Looking at beginning teacher educators' ambitions for teacher education through a cross cultural lens

Maude, Kulwinder, Roofe, Carmel, Sunder, Sudha Govindswamy, Allen, Mick and Briten, Elizabeth (2018) Looking at beginning teacher educators' ambitions for teacher education through a cross cultural lens. In: 9th TEAN Conference : The Ambition of Teacher Education; 10-11 May 2018, Birmingham, U.K.. (Unpublished)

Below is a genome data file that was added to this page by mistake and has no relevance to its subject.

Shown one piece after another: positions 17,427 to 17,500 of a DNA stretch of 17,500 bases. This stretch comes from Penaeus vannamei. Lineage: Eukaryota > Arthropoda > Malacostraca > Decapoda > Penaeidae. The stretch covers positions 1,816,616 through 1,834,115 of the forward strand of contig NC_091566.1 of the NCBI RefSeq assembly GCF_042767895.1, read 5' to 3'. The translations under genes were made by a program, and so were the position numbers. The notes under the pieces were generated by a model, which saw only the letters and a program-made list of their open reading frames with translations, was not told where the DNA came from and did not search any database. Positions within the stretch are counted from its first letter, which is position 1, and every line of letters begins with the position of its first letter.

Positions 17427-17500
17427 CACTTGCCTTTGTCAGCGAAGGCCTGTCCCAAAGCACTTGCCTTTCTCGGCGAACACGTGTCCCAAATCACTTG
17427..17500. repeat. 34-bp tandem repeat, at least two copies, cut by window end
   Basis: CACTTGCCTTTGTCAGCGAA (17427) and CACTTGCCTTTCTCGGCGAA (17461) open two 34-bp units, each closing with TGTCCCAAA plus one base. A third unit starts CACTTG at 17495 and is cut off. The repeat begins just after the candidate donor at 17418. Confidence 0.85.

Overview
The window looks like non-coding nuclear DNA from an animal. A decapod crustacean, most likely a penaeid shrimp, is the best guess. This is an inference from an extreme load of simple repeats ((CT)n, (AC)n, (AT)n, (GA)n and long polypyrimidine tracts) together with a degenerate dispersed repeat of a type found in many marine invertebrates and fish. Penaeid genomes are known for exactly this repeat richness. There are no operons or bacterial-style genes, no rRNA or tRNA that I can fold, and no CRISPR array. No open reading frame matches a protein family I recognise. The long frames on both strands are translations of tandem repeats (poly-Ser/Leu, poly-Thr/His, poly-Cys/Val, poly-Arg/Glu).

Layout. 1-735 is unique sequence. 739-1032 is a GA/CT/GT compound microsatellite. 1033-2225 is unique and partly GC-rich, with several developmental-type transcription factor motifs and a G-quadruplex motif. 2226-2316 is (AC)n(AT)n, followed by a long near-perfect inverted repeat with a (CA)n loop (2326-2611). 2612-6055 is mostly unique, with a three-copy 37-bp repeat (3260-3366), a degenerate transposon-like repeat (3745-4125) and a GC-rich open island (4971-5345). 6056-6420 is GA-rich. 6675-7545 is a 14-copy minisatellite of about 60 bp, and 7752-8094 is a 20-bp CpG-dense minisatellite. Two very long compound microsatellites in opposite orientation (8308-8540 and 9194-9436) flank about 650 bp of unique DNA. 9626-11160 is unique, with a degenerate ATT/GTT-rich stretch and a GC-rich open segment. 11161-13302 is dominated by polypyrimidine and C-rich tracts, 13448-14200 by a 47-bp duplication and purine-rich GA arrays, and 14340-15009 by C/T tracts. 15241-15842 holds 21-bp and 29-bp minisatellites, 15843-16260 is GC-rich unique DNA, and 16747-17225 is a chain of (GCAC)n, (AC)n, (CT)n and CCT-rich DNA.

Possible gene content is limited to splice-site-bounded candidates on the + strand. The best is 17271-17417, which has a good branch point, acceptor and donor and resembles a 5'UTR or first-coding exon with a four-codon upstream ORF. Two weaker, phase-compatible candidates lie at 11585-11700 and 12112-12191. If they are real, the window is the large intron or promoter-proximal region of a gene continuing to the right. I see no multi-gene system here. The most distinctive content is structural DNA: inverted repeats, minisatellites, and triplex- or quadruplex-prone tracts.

Goodwin and Kosnik (2013) argue that “quality teacher education depends on quality teacher educators” (p. 334). Through multiple case studies conducted in Jamaica, England and the United Arab Emirates, this study sought to illuminate the experiences of beginning teacher educators as they set out to realise their ambition for teacher education. The focus is on answering three main research questions: (1) What are beginning teacher educators’ ambitions for teacher education as they transition to second order teaching? 2) How are these ambitions reflected in their practice? 3) How do beginning teacher educators address the challenges to achieving their ambitions for teacher education? Data was collected through interviews of nine beginning teacher educators across the three countries. Preliminary findings indicate that though the sociocultural contexts of the three countries differed, there were similarities in the intentions and experiences of the beginning teacher educators. Across the three countries beginning teacher educators entered teacher education wanting to make a meaningful contribution to creating a generation of teachers who would prepare primary age children for the world of tomorrow. Most teacher educators from early on in their university careers largely depended on learning in ways which were often unstructured, solitary and dependent on individual endeavour. Feelings of professional unease and discomfort were perceived to be more visible during the first year of HE work when the substantial and situational selves of the teacher educators were seen as distinctly out of alignment (Murray and Male, 2005). The study also found an absence of awareness of public policies dedicated to support teacher educators who have recently transitioned to second-order teaching in their career, and an absence of professional development initiatives for teacher educators tailored to their needs. Based on the findings the authors argue in this paper for a formalized and systematic approach to how teacher educators transition from being first order teachers and make their contributions to teacher education in terms of policy and practice. Therefore, this research seeks to contribute to a broader national and international policy environment and make a modest contribution to the literature.

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